POSTED: Tuesday, October 5, 2010 - 3:50pm
UPDATED: Thursday, November 10, 2011 - 11:48pm
Only two out of 34 vehicles earn top marks under tough new safety standards.
The government is getting tough on cars.
On Tuesday the Transportation Department outlined its new Five-Star safety rating system, making it more difficult for new cars and trucks to earn top grades.
The government says the new system will make it a lot easier to tell just how safe a vehicle is by combining front, side and rollover tests with a new simulation that mimics striking a tree or utility pole.
The new tests also include a closer look at new technologies.
"It will recognize and reward vehicles with advanced safety technology like electronic stability control, lane departure warnings and forward collision warning systems," explained Secretary of Transportation Ray LaHood.
Out of the first vehicles tested in the new program only two earned the coveted Five-Star rating: The BMW "5" series and the Hyundai Sonata.
28 cars received four stars.
The best selling Toyota Camry and Camry Hybrid got three, and the Nissan Versa just two stars.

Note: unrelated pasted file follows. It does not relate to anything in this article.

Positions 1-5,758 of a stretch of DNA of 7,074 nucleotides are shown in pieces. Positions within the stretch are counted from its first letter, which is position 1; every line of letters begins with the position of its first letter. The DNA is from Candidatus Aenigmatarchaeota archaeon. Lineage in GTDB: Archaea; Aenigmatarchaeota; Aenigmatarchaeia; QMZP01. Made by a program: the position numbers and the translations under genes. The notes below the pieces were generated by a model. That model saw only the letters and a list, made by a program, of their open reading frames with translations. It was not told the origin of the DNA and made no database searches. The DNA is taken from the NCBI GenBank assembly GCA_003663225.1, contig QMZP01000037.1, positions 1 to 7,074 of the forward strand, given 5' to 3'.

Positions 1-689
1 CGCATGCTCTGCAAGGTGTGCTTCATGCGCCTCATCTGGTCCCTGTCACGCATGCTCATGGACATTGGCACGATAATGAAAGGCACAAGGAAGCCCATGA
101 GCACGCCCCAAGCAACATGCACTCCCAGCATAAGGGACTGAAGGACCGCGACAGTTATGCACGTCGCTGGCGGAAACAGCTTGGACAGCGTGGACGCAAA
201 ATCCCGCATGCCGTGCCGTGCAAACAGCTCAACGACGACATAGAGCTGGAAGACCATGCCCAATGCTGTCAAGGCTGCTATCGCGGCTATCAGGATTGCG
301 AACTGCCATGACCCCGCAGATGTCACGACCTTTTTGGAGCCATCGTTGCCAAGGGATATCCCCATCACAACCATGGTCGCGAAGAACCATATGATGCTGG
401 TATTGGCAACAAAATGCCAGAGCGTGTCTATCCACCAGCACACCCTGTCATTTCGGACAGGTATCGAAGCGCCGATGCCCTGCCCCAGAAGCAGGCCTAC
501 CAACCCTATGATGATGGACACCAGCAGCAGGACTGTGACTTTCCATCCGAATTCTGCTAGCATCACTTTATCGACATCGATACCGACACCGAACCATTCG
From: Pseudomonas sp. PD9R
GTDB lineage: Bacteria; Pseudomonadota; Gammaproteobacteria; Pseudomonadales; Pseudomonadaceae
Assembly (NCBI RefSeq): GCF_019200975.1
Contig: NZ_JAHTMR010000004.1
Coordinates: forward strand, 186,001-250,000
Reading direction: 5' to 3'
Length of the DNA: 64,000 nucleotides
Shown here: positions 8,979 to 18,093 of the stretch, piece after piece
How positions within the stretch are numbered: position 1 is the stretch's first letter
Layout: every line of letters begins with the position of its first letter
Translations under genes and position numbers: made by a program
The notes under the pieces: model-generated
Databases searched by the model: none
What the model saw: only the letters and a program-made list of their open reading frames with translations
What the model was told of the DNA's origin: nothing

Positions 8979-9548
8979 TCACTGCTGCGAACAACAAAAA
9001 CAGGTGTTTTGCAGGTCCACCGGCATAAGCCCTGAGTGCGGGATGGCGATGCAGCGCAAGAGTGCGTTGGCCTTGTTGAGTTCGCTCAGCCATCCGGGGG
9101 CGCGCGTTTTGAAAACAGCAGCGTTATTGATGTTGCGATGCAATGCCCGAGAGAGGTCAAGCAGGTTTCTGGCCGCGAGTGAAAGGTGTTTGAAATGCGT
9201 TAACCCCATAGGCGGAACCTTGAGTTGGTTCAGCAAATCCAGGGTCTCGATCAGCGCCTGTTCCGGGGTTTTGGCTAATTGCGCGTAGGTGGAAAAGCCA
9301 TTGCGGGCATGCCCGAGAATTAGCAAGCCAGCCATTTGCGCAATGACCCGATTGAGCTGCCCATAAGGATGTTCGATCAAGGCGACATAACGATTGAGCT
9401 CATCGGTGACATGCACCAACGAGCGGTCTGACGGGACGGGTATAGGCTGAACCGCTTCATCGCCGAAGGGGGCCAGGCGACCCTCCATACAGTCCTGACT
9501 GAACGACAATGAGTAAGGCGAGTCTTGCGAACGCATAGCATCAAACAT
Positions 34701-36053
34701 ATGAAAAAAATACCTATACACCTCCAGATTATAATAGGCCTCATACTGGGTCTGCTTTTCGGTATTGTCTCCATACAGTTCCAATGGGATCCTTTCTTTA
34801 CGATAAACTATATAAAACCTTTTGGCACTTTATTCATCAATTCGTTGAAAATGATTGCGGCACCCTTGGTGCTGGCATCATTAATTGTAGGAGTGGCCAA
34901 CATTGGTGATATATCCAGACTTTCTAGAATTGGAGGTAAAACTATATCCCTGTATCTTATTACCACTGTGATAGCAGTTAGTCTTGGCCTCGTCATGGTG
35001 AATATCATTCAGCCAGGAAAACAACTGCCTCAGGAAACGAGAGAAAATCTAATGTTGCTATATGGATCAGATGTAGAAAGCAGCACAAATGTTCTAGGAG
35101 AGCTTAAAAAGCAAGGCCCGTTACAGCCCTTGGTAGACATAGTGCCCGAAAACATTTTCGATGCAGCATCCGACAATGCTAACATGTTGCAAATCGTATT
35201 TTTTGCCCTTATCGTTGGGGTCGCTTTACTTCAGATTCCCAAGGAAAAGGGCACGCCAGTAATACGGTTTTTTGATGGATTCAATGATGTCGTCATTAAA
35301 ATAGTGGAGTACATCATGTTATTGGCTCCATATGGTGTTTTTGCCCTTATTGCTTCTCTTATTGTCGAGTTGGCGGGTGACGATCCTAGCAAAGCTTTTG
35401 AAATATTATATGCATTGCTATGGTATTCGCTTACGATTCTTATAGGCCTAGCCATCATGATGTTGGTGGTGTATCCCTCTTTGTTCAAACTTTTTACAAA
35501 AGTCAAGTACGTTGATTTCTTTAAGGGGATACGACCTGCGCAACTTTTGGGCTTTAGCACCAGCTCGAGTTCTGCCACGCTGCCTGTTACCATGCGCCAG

In a statement Toyota pointed out its Camry had done well under the previous system:
"Engineers are investigating measures to further enhance safety performance so Camry can again obtain outstanding assessment results under the new rating system."
For the first time ever that new rating system uses smaller "female" crash test dummies.
"Small women weren't properly represented and that's what we added into the new program," explained National Highway Traffic Safety Administration chief David Strickland.
The nation's highways have been getting safer as well.
In 2009 traffic deaths fell to a record low.
Officials are hoping the new ratings will keep that trend moving while helping point car buyers in the right direction.
The new ratings only apply to new cars, so you can't compare 2011 ratings to 2010.
The government plans to test another 21 vehicles under the new system later this year.